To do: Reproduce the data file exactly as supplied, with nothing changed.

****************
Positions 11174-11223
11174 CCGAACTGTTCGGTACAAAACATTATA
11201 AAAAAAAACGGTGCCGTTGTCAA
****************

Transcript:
Positions 11174-11223
11174 CCGAACTGTTCGGTACAAAACATTATA
11201 AAAAAAAACGGTGCCGTTGTCAA